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Pliocene and Eocene provide best analogs for near-future climates

Research output: Contribution to journalArticle

  • Kevin Burke
  • John Williams
  • Mark Chandler
  • Alan Haywood
  • Dan Lunt
  • Bette Otto-Bliesner
Original languageEnglish
Number of pages6
JournalProceedings of the National Academy of Sciences of the United States of America
Early online date15 Dec 2018
DOIs
DateAccepted/In press - 6 Nov 2018
DateE-pub ahead of print (current) - 15 Dec 2018

Abstract

As the world warms due to rising greenhouse gas concentrations, the Earth system moves toward climate states without societal precedent, challenging adaptation. Past Earth system states offer possible model systems for the warming world of the coming decades. These include the climate states of the Early Eocene (ca. 50 Ma), the Mid-Pliocene (3.3–3.0 Ma), the Last Interglacial (129–116 ka), the Mid-Holocene (6 ka), preindustrial (ca. 1850 CE), and the 20th century. Here, we quantitatively assess the similarity of future projected climate states to these six geohistorical benchmarks using simulations from the Hadley Centre Coupled Model Version 3 (HadCM3), the Goddard Institute for Space Studies Model E2-R (GISS), and the Community Climate System Model, Versions 3 and 4 (CCSM) Earth system models. Under the Representative Concentration Pathway 8.5 (RCP8.5) emission scenario, by 2030 CE, future climates most closely resemble Mid-Pliocene climates, and by 2150 CE, they most closely resemble Eocene climates. Under RCP4.5, climate stabilizes at Pliocene-like conditions by 2040 CE. Pliocene-like and Eocene-like climates emerge first in continental interiors and then expand outward. Geologically novel climates are uncommon in RCP4.5 (<1%) but reach 8.7% of the globe under RCP8.5, characterized by high temperatures and precipitation. Hence, RCP4.5 is roughly equivalent to stabilizing at Pliocene-like climates, while unmitigated emission trajectories, such as RCP8.5, are similar to reversing millions of years of long-term cooling on the scale of a few human generations. Both the emergence of geologically novel climates and the rapid reversion to Eocene-like climates may be outside the range of evolutionary adaptive capacity.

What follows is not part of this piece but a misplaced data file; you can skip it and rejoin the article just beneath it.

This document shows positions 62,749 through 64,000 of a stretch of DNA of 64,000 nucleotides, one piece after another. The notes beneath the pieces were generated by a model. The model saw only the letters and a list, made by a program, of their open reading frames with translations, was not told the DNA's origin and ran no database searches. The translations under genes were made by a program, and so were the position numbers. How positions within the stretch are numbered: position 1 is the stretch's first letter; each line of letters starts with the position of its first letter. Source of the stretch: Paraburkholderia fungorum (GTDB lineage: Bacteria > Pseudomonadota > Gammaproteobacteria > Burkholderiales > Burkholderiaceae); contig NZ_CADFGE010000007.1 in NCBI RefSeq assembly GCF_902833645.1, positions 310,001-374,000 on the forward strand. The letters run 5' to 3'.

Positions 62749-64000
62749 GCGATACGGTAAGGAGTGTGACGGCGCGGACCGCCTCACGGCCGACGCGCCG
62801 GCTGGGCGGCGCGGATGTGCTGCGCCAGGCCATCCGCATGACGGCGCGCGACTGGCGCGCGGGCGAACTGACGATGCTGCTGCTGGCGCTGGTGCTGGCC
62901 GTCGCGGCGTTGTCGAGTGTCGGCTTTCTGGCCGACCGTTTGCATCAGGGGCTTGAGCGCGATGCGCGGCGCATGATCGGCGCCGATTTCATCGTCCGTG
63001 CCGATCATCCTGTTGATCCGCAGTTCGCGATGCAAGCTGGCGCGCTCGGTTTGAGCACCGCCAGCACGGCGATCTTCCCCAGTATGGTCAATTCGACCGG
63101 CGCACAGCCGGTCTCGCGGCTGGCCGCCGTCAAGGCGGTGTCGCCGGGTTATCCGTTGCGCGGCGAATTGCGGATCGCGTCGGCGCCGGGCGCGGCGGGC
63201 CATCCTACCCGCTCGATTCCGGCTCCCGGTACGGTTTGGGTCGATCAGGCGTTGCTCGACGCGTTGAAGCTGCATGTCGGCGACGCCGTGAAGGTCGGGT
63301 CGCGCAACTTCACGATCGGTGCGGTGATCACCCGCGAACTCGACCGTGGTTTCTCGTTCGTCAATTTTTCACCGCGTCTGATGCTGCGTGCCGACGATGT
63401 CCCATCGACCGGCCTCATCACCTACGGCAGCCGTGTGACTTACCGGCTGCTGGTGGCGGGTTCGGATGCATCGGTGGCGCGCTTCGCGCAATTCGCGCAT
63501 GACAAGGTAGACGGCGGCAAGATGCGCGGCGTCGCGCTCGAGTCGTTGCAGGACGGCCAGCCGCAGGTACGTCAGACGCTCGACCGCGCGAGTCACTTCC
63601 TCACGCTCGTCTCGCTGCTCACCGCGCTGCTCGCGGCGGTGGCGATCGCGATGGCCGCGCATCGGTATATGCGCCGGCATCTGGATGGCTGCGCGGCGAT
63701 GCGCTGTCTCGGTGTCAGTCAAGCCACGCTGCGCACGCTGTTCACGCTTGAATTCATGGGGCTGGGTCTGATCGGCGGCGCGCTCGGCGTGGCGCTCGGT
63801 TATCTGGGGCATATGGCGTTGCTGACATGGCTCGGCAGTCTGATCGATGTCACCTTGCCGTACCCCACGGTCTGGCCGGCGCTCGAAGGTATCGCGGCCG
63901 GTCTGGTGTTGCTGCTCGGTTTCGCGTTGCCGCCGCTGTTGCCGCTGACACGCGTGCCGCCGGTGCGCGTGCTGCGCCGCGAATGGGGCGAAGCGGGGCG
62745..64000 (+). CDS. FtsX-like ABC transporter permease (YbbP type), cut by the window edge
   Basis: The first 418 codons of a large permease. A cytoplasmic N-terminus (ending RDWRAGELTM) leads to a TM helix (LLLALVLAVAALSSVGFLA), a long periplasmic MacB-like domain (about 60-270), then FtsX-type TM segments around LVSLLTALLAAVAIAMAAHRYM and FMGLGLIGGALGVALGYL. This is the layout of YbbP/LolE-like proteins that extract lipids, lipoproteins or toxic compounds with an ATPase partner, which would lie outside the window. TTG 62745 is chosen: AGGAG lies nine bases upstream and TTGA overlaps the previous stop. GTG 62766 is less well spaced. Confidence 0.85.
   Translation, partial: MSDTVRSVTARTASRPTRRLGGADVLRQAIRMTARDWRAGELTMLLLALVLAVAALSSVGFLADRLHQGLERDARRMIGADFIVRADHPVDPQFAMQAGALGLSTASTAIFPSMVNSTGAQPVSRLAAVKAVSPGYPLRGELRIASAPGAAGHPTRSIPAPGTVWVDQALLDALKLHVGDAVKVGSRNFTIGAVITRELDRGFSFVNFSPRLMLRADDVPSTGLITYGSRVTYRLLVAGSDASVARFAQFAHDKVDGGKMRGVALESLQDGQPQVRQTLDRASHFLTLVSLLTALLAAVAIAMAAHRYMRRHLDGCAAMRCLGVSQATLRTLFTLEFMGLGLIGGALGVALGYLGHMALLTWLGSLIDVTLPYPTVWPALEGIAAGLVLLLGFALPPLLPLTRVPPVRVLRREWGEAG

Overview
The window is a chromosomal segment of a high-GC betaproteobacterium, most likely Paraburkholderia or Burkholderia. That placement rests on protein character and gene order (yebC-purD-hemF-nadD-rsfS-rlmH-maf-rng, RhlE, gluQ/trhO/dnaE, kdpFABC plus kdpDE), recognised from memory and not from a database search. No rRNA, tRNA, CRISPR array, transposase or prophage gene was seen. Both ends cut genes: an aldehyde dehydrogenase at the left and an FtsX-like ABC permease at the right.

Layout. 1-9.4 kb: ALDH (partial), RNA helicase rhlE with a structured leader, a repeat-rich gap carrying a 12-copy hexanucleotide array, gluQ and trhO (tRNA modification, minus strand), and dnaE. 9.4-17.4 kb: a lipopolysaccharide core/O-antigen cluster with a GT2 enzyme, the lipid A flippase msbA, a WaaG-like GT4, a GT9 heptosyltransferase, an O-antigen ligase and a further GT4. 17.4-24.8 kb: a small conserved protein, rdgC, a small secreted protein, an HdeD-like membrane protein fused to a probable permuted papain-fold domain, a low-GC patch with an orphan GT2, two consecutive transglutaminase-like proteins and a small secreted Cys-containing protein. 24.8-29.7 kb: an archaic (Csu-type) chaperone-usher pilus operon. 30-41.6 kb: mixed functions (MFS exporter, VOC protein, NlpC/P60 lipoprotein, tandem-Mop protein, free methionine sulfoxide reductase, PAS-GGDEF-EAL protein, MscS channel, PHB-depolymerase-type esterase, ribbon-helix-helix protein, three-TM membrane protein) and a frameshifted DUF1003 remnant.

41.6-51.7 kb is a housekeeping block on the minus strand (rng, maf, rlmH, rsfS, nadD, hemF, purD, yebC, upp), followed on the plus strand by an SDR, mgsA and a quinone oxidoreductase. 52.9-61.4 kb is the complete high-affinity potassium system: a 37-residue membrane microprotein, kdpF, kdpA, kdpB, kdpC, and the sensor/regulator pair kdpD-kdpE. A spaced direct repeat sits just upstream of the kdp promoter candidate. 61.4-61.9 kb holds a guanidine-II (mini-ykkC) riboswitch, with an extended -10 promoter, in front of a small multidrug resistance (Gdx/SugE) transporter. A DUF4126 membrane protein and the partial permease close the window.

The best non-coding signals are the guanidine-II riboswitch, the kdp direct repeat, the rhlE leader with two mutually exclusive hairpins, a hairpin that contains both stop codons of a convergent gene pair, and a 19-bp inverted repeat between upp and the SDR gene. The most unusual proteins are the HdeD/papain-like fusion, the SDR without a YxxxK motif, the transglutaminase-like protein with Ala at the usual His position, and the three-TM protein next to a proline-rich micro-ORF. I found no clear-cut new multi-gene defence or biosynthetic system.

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    Rights statement: This is the author accepted manuscript (AAM). The final published version (version of record) is available online via NAS at https://www.pnas.org/content/early/2018/12/05/1809600115 . Please refer to any applicable terms of use of the publisher.

    Accepted author manuscript, 785 KB, PDF-document

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